Polska pomoc


Centers of school readiness in Georgia 2015

Early access to education determines the educational opportunities and life chances of a child. Finishing the pre-school stage helps children attain school readiness in all areas of development. Apart from intellectual development, also emotional and social development of a child, which they experience  among peers, are of immense importance. Early access to education is justified from an economic, social and psychological perspective.

In Georgia, only about 55% of children have access to pre-school education. This type of education is a task that most local governments find burdensome when they have limited financial resources. Pre-schools operate primarily in cities. Making education more accessible to young children is highly topical for residents of small towns where children have no prospect for early access to education.

In addition to access being restricted,  poor quality of pre-school education is another problem. Open pre-schools offer only care. Educational activities, if any at all, copy old-fashioned working methods based on disciplining children. Pre-schools are free of charge, but they are frequently overcrowded - groups of 40 children are not uncommon. Also, there are no standards defining the requirements that pre-school teachers have to meet.

Creating school readiness centres was supposed to contribute to the increase of access of Georgian children to early education. Their activities were to be based on the BASKO programme for school readiness. It was developed in 2014 within the framework of the project prepared by the “Edukator” Association and financed by the Polish Aid. Its purpose was to disseminate the findings of the last year’s project.

Centers of school readiness in Georgia 2015

The project was being implemented from 15 June to 15 December 2015 in Georgia, in cooperation with a local partner – the Civitas Georgica Association. The objective of the project was to support disadvantaged social groups – residents of small towns and villages – by increasing their access to early education. The planned actions were aimed at improving the mechanisms of equalizing educational chances of children from rural areas.

The solution put forward in the project for increasing access to early education for Georgian children consisted in creating 11 school readiness centres in the entire country. Schools and pre-schools were supposed to have groups of 5-year-olds consisting of 16-20 children working with a teacher who would implement the original BASKO programme shaping school readiness.

Another goal of the project was to provide teachers with a 40-hour training focused on developing their competences in terms of shaping school readiness. Moreover, training materials for working in alternative pre-school groups were to be created to facilitate day-to-day work with children.

The beneficiaries of the project were 11 pre-school teachers, who were to be given an opportunity to develop their methodological skills. The project was addressed to 220 children attending new school readiness centres.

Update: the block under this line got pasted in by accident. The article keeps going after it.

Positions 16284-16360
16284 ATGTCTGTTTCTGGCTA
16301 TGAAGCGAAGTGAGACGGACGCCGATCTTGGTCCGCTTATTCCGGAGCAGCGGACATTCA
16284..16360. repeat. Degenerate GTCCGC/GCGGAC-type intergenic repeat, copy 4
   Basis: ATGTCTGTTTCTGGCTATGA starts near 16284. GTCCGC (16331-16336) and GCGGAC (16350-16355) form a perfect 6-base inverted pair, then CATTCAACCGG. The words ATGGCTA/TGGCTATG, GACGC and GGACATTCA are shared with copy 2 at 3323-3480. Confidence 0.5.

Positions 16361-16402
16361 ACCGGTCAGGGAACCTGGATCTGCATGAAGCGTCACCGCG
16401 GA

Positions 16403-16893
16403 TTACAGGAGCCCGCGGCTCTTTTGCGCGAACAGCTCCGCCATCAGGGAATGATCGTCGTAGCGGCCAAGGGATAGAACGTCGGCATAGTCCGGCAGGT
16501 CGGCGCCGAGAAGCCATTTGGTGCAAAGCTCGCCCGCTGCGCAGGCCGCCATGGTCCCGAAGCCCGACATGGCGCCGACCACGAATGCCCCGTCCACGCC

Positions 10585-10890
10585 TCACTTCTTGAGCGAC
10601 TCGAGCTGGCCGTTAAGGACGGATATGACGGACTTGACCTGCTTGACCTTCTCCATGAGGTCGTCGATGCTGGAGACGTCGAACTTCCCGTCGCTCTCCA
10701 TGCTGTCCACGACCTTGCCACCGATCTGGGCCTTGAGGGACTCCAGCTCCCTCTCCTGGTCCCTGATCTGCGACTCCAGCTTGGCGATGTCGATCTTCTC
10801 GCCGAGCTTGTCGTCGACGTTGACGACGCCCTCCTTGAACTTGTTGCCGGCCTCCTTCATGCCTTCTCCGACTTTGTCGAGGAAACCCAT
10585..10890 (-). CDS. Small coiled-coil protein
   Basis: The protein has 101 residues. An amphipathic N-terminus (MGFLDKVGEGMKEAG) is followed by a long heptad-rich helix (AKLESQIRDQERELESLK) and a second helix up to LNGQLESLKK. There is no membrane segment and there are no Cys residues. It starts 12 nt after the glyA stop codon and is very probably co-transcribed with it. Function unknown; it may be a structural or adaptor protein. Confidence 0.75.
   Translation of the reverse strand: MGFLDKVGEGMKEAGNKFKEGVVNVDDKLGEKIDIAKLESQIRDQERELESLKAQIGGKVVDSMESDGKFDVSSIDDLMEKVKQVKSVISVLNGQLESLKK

For the purposes of calculation, the following exchange rate was applied: EUR 1 = PLN 4.2249.

Centers of school readiness in Georgia 2015

All project objectives were fully accomplished. Eleven school readiness centres were opened in five regions of Georgia (Samegrelo-Zemo Svaneti, Racha-Lechkhumi and Kvemo Svaneti, Shida Kartli, Kakheti and Guria). Rooms for working with children were made available free of charge by local schools and pre-schools, which also covered the costs of municipal services. Moreover, the rooms were adapted and adjusted to the needs of children thanks to the financing provided within the framework of the project. Paints, floor coverings and equipment (desks, chairs, shelves, hangers and the teacher’s desk and chair) were purchased. In all of those centres 220 children commenced their education.

Eleven local teachers participated in a two-stage training in the methodology of working with children and shaping school readiness. During the first stage, they were trained in applying the BASKO programme for working with children, which had been prepared one year before and financed within the framework of the Polish Aid-funded project. The trainings were conducted by Olga Muskhelishvili and Nino Jijavadze, the authors of BASKO. During the second stage, they discussed the status of the programme and problems teachers face when working with children.

Thanks to the he project it was also possible to develop the “Praktikum” – about 60 pages of methodological materials for working in alternative pre-school groups. They include methodological tips and guidelines for the organisation ofwork with children. They also provide examples of weekly educational plans, lesson plans or possible games for children. The materials were developed to facilitate  day-to-day work of teachers.

The local governments selected for the implementation of the project declared that they would cooperate and continue those actions after the financing for the project was over.